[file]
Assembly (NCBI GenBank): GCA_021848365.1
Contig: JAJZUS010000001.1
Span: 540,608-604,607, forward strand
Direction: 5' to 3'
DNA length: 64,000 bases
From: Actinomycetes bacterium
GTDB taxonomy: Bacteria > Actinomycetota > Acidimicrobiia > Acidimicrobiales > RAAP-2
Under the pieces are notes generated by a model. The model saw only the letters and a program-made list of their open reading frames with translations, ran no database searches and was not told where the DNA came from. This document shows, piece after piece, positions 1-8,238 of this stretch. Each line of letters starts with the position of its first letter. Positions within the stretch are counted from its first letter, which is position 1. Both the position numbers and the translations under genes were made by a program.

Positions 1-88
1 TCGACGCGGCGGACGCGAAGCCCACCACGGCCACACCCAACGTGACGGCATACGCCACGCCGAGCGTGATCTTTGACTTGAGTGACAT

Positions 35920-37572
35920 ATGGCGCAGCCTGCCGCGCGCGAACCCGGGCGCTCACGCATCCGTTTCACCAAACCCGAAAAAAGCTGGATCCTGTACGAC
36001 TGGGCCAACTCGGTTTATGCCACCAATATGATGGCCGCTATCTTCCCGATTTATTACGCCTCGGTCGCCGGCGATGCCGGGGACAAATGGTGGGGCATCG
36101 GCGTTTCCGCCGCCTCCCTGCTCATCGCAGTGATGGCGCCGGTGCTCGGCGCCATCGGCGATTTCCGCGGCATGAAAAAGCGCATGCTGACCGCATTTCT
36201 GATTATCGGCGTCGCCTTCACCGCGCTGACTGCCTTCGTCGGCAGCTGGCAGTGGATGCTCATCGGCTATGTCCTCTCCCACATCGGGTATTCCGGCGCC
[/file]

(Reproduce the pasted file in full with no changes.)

Assembly (NCBI GenBank): GCA_021848365.1
Contig: JAJZUS010000001.1
Span: 540,608-604,607, forward strand
Direction: 5' to 3'
DNA length: 64,000 bases
From: Actinomycetes bacterium
GTDB taxonomy: Bacteria > Actinomycetota > Acidimicrobiia > Acidimicrobiales > RAAP-2
Under the pieces are notes generated by a model. The model saw only the letters and a program-made list of their open reading frames with translations, ran no database searches and was not told where the DNA came from. This document shows, piece after piece, positions 1-8,238 of this stretch. Each line of letters starts with the position of its first letter. Positions within the stretch are counted from its first letter, which is position 1. Both the position numbers and the translations under genes were made by a program.

Positions 1-88
1 TCGACGCGGCGGACGCGAAGCCCACCACGGCCACACCCAACGTGACGGCATACGCCACGCCGAGCGTGATCTTTGACTTGAGTGACAT

Positions 35920-37572
35920 ATGGCGCAGCCTGCCGCGCGCGAACCCGGGCGCTCACGCATCCGTTTCACCAAACCCGAAAAAAGCTGGATCCTGTACGAC
36001 TGGGCCAACTCGGTTTATGCCACCAATATGATGGCCGCTATCTTCCCGATTTATTACGCCTCGGTCGCCGGCGATGCCGGGGACAAATGGTGGGGCATCG
36101 GCGTTTCCGCCGCCTCCCTGCTCATCGCAGTGATGGCGCCGGTGCTCGGCGCCATCGGCGATTTCCGCGGCATGAAAAAGCGCATGCTGACCGCATTTCT
36201 GATTATCGGCGTCGCCTTCACCGCGCTGACTGCCTTCGTCGGCAGCTGGCAGTGGATGCTCATCGGCTATGTCCTCTCCCACATCGGGTATTCCGGCGCC